judgecorp writes "The European Commission has proposals for data privacy (including the 'right to be forgotten') and the U.S. government is opposing them. Now U.S. activists have arrived in Brussels to lobby against their government's opposition to the European measures. The move comes following reports of 'extreme' lobbying by U.S. authorities against the European proposals." Although the "right to be forgotten" raises some free speech issues, it doesn't seem like a bad idea in principle.
First time accepted submitter skywire writes "After years of forcing innocent customers to navigate a Kafkaesque process to unfreeze their funds, PayPal has announced that they are preparing major changes to alleviate the pain. From the article: 'The company routinely freezes funds for 21 days if it thinks there's a fraud risk, and its terms give it the right to extend the freeze for up to 180 days. To get access to their money, users are often asked to provide the kind of documentation that a product seller would have, like several months' worth of sales records. But if you're running a fundraiser or selling tickets to an upcoming conference, you don't have that paperwork. Even for those with extensive paper trails, the appeals process can take months to resolve. The Web is filled with enraged blog posts, websites like paypalsucks.com, and a Tumblr called "Conferences Burned by PayPal."'"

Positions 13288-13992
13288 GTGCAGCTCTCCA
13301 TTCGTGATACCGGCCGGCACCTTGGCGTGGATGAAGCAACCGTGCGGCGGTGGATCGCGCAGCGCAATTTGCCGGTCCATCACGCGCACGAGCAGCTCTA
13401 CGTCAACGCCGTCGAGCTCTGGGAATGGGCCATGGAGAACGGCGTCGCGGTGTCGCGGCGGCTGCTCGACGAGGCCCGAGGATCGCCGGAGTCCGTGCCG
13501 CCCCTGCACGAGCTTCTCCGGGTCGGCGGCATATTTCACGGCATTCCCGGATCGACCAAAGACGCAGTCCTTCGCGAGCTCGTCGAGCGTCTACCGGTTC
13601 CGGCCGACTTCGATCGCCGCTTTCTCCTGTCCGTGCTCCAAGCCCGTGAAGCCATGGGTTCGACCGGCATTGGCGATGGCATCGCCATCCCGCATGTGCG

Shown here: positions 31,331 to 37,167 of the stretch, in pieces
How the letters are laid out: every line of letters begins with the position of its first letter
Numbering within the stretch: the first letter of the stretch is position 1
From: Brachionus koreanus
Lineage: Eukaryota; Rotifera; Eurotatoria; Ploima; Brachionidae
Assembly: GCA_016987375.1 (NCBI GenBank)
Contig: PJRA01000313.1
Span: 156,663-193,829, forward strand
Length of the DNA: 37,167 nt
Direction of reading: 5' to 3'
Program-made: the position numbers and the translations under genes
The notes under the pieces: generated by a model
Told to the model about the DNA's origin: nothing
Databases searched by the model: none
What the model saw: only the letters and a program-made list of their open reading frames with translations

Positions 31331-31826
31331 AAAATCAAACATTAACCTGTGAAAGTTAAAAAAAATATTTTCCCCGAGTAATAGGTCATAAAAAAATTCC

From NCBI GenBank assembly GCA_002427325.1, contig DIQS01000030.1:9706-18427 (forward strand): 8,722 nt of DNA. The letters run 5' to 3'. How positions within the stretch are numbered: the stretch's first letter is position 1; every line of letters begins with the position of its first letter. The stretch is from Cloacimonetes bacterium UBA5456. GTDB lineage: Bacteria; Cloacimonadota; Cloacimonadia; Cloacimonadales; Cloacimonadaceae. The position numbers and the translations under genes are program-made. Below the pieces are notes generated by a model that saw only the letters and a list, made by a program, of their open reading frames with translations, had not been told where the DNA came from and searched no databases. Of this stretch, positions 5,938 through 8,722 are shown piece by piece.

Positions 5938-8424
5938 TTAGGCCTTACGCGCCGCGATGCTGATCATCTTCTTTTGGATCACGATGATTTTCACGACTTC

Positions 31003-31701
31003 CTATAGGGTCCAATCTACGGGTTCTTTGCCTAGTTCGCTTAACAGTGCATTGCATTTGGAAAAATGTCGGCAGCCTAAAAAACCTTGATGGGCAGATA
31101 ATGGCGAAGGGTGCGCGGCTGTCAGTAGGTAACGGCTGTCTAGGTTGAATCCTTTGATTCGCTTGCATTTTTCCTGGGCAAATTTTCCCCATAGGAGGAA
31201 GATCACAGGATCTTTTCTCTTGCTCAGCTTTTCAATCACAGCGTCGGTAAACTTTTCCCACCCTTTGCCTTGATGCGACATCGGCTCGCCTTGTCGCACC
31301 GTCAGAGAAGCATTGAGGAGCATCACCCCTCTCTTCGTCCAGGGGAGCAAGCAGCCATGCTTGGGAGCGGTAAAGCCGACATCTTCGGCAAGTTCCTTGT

The Bad Astronomer writes "Studies of carbon-14 in Japanese trees and beryllium-10 in Antarctic ice indicate the Earth was hit by a big radiation blast in 775 AD. Although very rare, occurring only once every million years or so, the most likely culprit is a gamma-ray burst, a cosmic explosion accompanying the birth of a black hole. While a big solar flare is still in the running, a GRB from merging neutron stars produces the ratio of carbon and beryllium observed, and also can explain why no bright explosion was seen at the time, and no supernova remnant is seen now."
benrothke writes "In the 4th edition of A Gift of Fire: Social, Legal, and Ethical Issues for Computing Technology, author Sara Baase takes a broad look at the social, legal and ethical issues around technology and their implications. Baase notes that her primary goal in writing the book is for computer professionals to understand the implications of what they create and how it fits into society. The book is an interesting analysis of a broad set of topics. Combined with Baase's superb writing skills, the book is both an excellent reference and a fascinating read." Read below for the rest of Ben's review.